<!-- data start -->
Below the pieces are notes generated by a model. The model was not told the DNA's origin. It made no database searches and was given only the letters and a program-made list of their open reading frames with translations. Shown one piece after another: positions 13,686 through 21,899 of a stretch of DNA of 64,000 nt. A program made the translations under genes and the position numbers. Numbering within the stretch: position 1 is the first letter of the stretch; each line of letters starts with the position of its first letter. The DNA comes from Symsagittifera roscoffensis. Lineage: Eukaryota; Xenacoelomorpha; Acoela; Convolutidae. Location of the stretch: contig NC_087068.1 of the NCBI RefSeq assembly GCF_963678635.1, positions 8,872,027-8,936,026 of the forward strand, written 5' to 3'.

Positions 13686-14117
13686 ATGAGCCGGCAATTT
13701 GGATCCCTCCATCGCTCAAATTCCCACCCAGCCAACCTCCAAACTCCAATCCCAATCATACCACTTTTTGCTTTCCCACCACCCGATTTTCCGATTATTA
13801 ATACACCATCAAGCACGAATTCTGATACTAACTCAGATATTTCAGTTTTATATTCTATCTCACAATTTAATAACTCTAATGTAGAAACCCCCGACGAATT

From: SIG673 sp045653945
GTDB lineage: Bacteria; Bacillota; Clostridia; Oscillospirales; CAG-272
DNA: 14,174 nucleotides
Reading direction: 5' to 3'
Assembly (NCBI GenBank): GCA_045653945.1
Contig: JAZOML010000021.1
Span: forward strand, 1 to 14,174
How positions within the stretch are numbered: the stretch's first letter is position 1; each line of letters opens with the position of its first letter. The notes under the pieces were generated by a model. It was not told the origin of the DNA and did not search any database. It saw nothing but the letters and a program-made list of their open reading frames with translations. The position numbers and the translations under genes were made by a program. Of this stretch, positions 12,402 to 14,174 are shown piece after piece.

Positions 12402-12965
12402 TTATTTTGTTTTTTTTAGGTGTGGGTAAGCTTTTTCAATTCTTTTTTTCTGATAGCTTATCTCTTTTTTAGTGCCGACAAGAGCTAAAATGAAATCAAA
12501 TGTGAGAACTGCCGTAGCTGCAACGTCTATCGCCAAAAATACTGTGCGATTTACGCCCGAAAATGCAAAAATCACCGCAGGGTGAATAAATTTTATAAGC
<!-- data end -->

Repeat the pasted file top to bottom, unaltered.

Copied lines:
Below the pieces are notes generated by a model. The model was not told the DNA's origin. It made no database searches and was given only the letters and a program-made list of their open reading frames with translations. Shown one piece after another: positions 13,686 through 21,899 of a stretch of DNA of 64,000 nt. A program made the translations under genes and the position numbers. Numbering within the stretch: position 1 is the first letter of the stretch; each line of letters starts with the position of its first letter. The DNA comes from Symsagittifera roscoffensis. Lineage: Eukaryota; Xenacoelomorpha; Acoela; Convolutidae. Location of the stretch: contig NC_087068.1 of the NCBI RefSeq assembly GCF_963678635.1, positions 8,872,027-8,936,026 of the forward strand, written 5' to 3'.

Positions 13686-14117
13686 ATGAGCCGGCAATTT
13701 GGATCCCTCCATCGCTCAAATTCCCACCCAGCCAACCTCCAAACTCCAATCCCAATCATACCACTTTTTGCTTTCCCACCACCCGATTTTCCGATTATTA
13801 ATACACCATCAAGCACGAATTCTGATACTAACTCAGATATTTCAGTTTTATATTCTATCTCACAATTTAATAACTCTAATGTAGAAACCCCCGACGAATT

From: SIG673 sp045653945
GTDB lineage: Bacteria; Bacillota; Clostridia; Oscillospirales; CAG-272
DNA: 14,174 nucleotides
Reading direction: 5' to 3'
Assembly (NCBI GenBank): GCA_045653945.1
Contig: JAZOML010000021.1
Span: forward strand, 1 to 14,174
How positions within the stretch are numbered: the stretch's first letter is position 1; each line of letters opens with the position of its first letter. The notes under the pieces were generated by a model. It was not told the origin of the DNA and did not search any database. It saw nothing but the letters and a program-made list of their open reading frames with translations. The position numbers and the translations under genes were made by a program. Of this stretch, positions 12,402 to 14,174 are shown piece after piece.

Positions 12402-12965
12402 TTATTTTGTTTTTTTTAGGTGTGGGTAAGCTTTTTCAATTCTTTTTTTCTGATAGCTTATCTCTTTTTTAGTGCCGACAAGAGCTAAAATGAAATCAAA
12501 TGTGAGAACTGCCGTAGCTGCAACGTCTATCGCCAAAAATACTGTGCGATTTACGCCCGAAAATGCAAAAATCACCGCAGGGTGAATAAATTTTATAAGC